Additionally, it may help to make a visual representation of the kind of language and framework that your content will embrace as well as steer away from, for a clearer, enduring projection of your brand voice.
When it comes to the theme of your blog, you’d do well to focus on “3E” content. 3E content seeks to build your authority and thought leadership in your space via content that provides education, entertainment, or experience. By focusing on one or more of these classes, you’ll be able to influence audience perception and build long-term brand recognition on the back of your content.
I love how survey management company SurveyMonkey offers users a combination of product news, tips and tricks, industry news, statistics, company culture, and employee news and more on its blog:
From answering questions that may be lurking in the back of a customer’s mind to germinating new ideas that will help the customer’s business, the blog straddles the gamut of all a corporate blog should be, with consummate ease.
The contact center or call center is usually the most expensive cog in the customer service wheel for most companies. Call centers need to be manned by well-trained, friendly, and knowledgeable executives to satisfy and pacify customers.
However, such customer care executives come with a stiff price tag that few companies can afford. In a bid to control costs, many companies resort to hiring much fewer representatives than they really need. The result? Angry customers who are kept waiting for their turn on the customer service number, leading to a poor customer experience and potentially lost sales.
Why fall into such a trap? No one ever said that having a customer care number was a necessity to run a business! In fact, there are some very successful businesses that are thriving despite not having a call center that takes customer calls.
Email marketing leader MailChimp is one such example. MailChimp notoriously (famously?) doesn’t have a customer care number. Instead, it takes a customer through a series of self-help steps to resolve their problems without human intervention as far as possible.
For customers who still have queries their exhaustive help section, MailChimp offers extremely responsive email support that offers replies within 24 hours. Paid customers of MailChimp get the option of live chat support from representatives with not just inside-out knowledge of the platform, but also a real sense of humor!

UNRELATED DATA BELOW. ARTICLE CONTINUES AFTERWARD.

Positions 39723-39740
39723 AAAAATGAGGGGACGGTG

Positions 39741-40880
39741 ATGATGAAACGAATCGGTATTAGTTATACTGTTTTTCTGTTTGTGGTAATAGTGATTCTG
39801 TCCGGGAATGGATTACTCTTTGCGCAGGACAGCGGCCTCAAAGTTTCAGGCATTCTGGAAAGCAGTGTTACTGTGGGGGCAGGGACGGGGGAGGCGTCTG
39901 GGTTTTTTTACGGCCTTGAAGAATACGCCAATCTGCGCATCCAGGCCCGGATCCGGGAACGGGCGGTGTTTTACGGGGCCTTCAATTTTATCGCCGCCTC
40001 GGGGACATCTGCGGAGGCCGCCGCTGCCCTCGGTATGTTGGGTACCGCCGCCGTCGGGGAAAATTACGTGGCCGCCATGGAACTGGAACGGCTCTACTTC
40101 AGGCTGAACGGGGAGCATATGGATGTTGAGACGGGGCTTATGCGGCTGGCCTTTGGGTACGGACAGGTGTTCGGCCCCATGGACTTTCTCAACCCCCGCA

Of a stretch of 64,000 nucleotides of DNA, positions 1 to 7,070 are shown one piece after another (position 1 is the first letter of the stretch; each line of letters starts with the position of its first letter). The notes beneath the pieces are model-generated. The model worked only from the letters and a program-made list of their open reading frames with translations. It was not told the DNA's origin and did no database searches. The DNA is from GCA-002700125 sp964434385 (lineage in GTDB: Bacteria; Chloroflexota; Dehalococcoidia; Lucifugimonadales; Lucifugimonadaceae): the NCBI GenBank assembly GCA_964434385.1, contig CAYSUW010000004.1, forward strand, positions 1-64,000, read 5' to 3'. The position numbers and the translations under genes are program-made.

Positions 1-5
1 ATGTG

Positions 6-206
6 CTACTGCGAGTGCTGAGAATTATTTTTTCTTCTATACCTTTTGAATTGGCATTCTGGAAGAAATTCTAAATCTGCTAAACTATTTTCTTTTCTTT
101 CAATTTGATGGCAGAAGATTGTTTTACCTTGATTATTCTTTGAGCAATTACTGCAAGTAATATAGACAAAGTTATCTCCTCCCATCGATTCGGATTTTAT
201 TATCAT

Plugins like LiveChat are a great option to eliminate the cost of voice-based customer care, without sacrificing real-time problem resolution capabilities.
Blasphemy! “Never keep the customer waiting” is the mantra on which most customer service teams operate today. Customer service representatives are incentivized to close as many queries as possible in a day and the best performer is frequently judged based on their speed of customer service.
However, research paints a very different picture of customer expectations. Data from RightNow Technologies showed that customers who stopped doing business with a company due to poor customer service cited rude or inefficient staff as the biggest reason for their decision to discontinue their business. Long wait times did factor in, but speed of service was a distant second to the quality of service these customers were offered.
William J. McEwen, in his book Married To The Brand, shows that customers are more engaged and satisfied when they receive empathetic support from the support department versus quick service that fails to meet their standards.
While on the topic of indulgent customer service, I would be remiss to not mention customer service leader Zappos. Zappos customer services representatives are famous for not letting call timings or the need for speed get in the way of helping out a customer. In fact, a Zappos employee beat the company’s own record for longest ever customer service call with a conversation that lasted 10 hours and 43 minutes!
In a world where competition can swallow your business whole if you’re not looking, keeping your customer happy has to be priority #1. But keeping your customer happy does not always mean spending more than you can afford on customer service.
All it takes is a little bit of creativity (and a lot of inspiration) to offer your customer a fabulous experience that will have them coming back over and over again!